Manual Mode With Auto ISO

Did you know your Nikon camera has a “hidden” exposure mode?

Sure, we’re all familiar with Program, Aperture Priority, Shutter Priority, and Manual – but there’s one that’s left off of the list – and that’s Manual Mode with Auto ISO.

Basically, this setup allows you to adjust your F/stop and shutter speed to exactly what you want and it floats the ISO in order to generate a proper exposure.

At first this may not sound like that big of a deal, but imagine a mode where YOU get to set the most important parts of the exposure equation – the F/stop and shutter speed – and you let the camera figure out the exposure by adjusting the ISO.

With a mode like that, you could instantly increase shutter speed if a situation went from static to action with just a quick flick of your finger on the control dial. You could also adjust F/stop on the fly for added depth of field – and at the same time you were increasing your shutter speed. Pretty cool huh?

See the video to discover why this is so advantageous, why it’s better than using Auto ISO with one of the regular exposure modes, and how to set the whole thing up on your Nikon.

Finally, remember that this isn’t for everyone or every situation. Personally, I love it for wildlife photography, but I usually switch back to full “regular” Manual or Aperture Priority for landscapes. So, think of it as another tool in your toolbox – but make sure you give it a try; you might find it quickly becomes your new favorite exposure mode!


Example shots:

Heron in a tree
This is a typical “before” image. Since this was just a static shot, I only needed 1/350th of a second. I went for F/6.7 just to tighten up the sharpness a little on my 80-400mm.

Now, had the heron started his pre-flight checklist (leaning into the wind, dropping exhaust, that sort of thing), I would have been able to quickly bump the shutter speed up a notch or two for a flight shot. I wouldn’t need to go in and raise my ISO in order to increase shutter speed – the camera takes care of ISO automatically. In this case, I subtracted ½ stop of exposure compensation to keep things from getting a little overexposed.

Heron in flight
Now, here’s a typical “after” shot. It’s not the same bird as above, however the circumstances were very similar.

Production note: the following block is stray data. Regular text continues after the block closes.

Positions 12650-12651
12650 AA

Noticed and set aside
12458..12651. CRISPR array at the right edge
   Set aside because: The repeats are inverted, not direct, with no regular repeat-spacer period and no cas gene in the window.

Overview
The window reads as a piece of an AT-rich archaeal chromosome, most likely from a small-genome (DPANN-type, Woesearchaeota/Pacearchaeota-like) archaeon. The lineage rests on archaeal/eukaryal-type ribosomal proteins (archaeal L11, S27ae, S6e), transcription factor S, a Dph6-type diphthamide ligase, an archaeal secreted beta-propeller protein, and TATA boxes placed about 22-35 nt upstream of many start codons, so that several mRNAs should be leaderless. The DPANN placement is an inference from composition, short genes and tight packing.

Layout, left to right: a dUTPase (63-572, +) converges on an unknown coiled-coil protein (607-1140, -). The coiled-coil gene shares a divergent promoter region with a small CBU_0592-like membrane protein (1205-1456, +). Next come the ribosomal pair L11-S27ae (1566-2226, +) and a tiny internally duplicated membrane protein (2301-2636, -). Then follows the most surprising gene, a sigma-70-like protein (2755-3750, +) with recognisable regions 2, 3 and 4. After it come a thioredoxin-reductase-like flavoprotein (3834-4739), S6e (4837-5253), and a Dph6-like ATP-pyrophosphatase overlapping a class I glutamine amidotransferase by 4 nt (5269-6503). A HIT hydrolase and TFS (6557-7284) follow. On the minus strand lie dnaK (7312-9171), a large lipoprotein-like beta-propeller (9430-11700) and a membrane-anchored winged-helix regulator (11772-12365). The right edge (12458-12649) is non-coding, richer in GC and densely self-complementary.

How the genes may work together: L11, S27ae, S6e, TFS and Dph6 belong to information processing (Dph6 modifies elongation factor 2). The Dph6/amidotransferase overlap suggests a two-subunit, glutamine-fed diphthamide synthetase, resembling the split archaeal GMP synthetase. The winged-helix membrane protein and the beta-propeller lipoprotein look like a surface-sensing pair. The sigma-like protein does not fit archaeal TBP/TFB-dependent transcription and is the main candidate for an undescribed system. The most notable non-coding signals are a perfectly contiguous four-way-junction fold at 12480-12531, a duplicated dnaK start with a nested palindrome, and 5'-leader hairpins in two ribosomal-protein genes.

Moments before, I was snapping off some quick shots of this guy on his nest. For those images, I was around 1/350th of a second and I had my 600mm nearly wide open at F/4.5.

I could see he was about to take off and I knew I would want more shutter speed and a bit more depth of field. With a couple quick flicks of my fingers the shutter speed was up to 1/640 and the F/stop was down to F/6.3. No messing with ISO or exposure modes – my eye never left the viewfinder. I simply set the shutter speed and F/stop to what I wanted, and the camera picked an appropriate ISO – in this case 1250.

Lunch time
Of course, it works for mammals too!

In this case, I was taking “posed” shots of him surveying the meadow. For those, I was at a slower shutter speed, so the camera selected a lower ISO.

However, when I could see he was on a mouse, I simply bumped the shutter speed to stop the action and the camera automatically increased the ISO.

Note – In this case, I left the F/stop at 6.3 for the duration (I had a 600mm + a 1.4 teleconverter so I stopped down a touch to increase sharpness).

Arctic titan
For this image, I wanted to make sure I had good depth of field, particularly around his head, plus enough shutter speed to stop his action and that of the people bouncing around on the polar rover (well, it felt like they were bouncing anyway).

1/1000th and F6.7 did the job. I had + ½ stop of exposure compensation dialed in to help keep the snow from tricking the meter into an underexposure. The camera picked ISO 640.

Raccoon hideout
One aspect I like about this technique is that it helps me use the lowest possible ISO when I’m shooting static subjects. By setting my shutter speed as low as I can get away with for a particular situation, as well as opening my lens as wide as I can for said situation, I’m automatically shooting at my lowest possible ISO – without having to dive into menus or mess with buttons and dials to change it.

Although this image was pushing ISO 2500, it was still the lowest ISO I could get away with based on the settings I needed to pull off the shot (1/320th at F/6.3). If I were using Auto ISO, I’d almost certainly have it set at a much higher shutter speed and would have needed to go in and adjust it. With regular ISO, I would have been constantly changing it to keep up with the falling light levels. With this setup, as the light level falls, the camera will gradually increase the ISO without my intervention.

Of course, any of these images could have been captured in any other exposure mode, no doubt about it. However, I find that using Manual Mode with Auto ISO makes on-the-fly changes much quicker and allows me to make creative decisions much faster than the other exposure modes.

So, give it a try and see if it works for you 🙂


If you enjoyed this article, I think you’ll REALLY like my e-books, Secrets To Stunning Wildlife Photography and Secrets To The Nikon Autofocus System. They’re filled with hundreds of pages of information just like this. Check it out – click here (hey, it’s free to look 🙂 )

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Dave Newman (UK)Hervé FOLTZMadhuAndre HollererBrian Aikens Recent comment authors